If the business events of this week are any indication, West Bengal is in for some serious industrial overall in the coming days. A state which has gained the reputation of being one of the lowest priorities for industrialists in terms of investment, it seems to have over the last few days become a magnet for industry bigwigs. Of course, it was the week that the state government hosted its annual industry event, the Bengal Global Business Summit, but earlier there were not as many star industrialists as this year. Among the attendees were international steel magnet Lakshmi Mittal, Reliance Industries chairman Mukesh Ambani and Pranav Adani, nephew of Gautam Adani, head of the Adani Group. Together they have reportedly made investment proposals to the tune of two lakh crores. Moreover, this week saw Sajjan Jindal restart the Salboni cement plant, a project which had been stuck for years. Clearly, there are some paradigm shifts that are making industrialists more comfortable with the idea of investing in Bengal.
During Banerjee’s first term, the industrialists mostly stayed away. It began of course with the Singur agitation, when she, then in the political opposition, led farmers to unite against the then government’s decision to set up a factory for the manufacturing of Tata Motors’ small car, the Nano, at a Calcutta suburb called Singur. The movement eventually drove Tata out of Bengal and it earned Banerjee the “anti-industry” tag. This was further reinforced when immediately after coming to power in the state elections of 2011 she declared a new land policy which put the onus of land acquisition on private ndustrialists. “In a state like Bengal where land is divided into small plots owned by different individuals, it is next to impossible for business enterprises to gain the consent of all the farmers to set up their factories without the help of the government,” explains a business financer based in Calcutta. “So it was tantamount to not being able to do business. So why would they invest?” The government also refused to accord Special Economic Zone (SEZ) status to companies as do many other states which allows them special exemptions such as tax redemptions. In fact, global IT giant, Infosys’s starting of business in Bengal was for a long time stuck in the doldrums over the issue of SEZs.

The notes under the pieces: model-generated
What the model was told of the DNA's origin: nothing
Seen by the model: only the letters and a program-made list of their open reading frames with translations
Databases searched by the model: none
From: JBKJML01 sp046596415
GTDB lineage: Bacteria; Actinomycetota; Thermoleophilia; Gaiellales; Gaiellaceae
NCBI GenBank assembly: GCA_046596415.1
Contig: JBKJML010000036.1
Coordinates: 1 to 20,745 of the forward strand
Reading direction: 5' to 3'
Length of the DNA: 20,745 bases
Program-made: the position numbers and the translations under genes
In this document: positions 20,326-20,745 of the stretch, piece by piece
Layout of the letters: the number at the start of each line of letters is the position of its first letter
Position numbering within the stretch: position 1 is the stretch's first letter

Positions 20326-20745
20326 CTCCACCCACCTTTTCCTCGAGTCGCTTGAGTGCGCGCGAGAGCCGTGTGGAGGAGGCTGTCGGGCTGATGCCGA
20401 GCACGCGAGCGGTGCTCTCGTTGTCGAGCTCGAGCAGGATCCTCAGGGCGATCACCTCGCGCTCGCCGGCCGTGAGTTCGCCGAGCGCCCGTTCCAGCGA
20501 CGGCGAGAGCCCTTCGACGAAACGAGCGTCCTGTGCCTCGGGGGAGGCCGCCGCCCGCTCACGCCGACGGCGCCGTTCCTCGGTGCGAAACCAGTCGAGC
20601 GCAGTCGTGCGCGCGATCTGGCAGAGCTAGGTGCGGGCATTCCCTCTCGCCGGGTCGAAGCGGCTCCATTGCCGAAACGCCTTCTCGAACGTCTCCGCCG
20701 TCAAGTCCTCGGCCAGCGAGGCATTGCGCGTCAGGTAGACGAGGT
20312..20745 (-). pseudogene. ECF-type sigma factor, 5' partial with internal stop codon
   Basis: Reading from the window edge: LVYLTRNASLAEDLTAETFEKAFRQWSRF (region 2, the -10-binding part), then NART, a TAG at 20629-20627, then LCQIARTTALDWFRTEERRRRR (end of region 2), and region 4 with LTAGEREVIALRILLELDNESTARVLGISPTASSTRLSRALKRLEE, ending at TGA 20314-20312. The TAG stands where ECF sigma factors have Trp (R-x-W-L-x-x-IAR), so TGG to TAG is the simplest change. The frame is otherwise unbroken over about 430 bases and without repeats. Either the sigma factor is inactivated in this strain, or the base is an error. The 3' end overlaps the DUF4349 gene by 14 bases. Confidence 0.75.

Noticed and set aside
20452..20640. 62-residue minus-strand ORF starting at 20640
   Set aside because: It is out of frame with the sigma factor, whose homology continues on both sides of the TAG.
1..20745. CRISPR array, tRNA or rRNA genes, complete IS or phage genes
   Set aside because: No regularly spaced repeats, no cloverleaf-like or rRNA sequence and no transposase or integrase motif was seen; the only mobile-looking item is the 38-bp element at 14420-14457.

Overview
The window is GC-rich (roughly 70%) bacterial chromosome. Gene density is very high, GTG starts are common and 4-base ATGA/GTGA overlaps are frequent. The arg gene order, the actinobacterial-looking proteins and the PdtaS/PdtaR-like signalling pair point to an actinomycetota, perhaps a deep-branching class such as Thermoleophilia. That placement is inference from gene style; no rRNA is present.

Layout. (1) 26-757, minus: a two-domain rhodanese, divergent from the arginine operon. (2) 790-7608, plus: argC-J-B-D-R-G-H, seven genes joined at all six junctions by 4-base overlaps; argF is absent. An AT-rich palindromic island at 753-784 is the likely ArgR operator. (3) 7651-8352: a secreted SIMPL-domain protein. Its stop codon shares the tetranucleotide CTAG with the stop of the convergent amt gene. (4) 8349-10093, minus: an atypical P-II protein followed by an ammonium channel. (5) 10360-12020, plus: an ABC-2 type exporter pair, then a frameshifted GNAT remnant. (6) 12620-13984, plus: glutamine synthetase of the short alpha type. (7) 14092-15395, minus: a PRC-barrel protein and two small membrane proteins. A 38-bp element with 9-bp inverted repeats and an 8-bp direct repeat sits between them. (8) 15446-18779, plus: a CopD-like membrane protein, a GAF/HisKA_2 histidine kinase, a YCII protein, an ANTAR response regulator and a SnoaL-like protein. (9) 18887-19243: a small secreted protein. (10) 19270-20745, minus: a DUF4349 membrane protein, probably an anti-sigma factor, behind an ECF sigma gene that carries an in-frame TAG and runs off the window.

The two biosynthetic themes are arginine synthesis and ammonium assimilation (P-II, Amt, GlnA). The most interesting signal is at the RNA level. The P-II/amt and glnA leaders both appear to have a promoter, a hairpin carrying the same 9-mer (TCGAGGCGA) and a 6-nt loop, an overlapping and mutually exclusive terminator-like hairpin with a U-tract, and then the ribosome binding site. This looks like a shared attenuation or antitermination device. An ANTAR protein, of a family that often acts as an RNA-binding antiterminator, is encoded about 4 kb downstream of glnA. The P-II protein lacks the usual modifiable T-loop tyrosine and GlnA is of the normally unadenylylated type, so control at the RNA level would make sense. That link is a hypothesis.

Other factors contributing to an atmosphere considered “not conducive” for setting up business, according to industrialists, had to do with alleged threats from local goons who controlled monopolies on building construction material and would demand that the industries buy only from them. “These thugs often claimed to have backing from the political parties which used their muscle power during elections as quid pro quo,” pointed out the financer. “The material is often low grade but the prices are high. Such threats dissuaded industry.”
When Banerjee’s second term started in 2016, she made certain paradigm shifts. In speech after public speech she warned “syndicates” – as the building material companies are called – that she would not tolerate hooliganism. Whether the ground reality was altered or not – for the most part it has not, according to local developers, who continue to crib about threats from goons – the message to industrialists was loud and clear: “you are safe here”. It is also entirely possible that the government’s attempt to set up a power grid in another Calcutta suburb called Bhangar – which now, after violent clashes between police and locals opposed to the project ,during which one man had died in firing, is as disputed as Singur – is more than an attempt at instituting industry. It is entirely possible that the decision to try to thwart the local dissent is an indication that the government was willing to do what is necessary in order to bring in industry. And more importantly, to show industrialists that it was willing do what is necessary.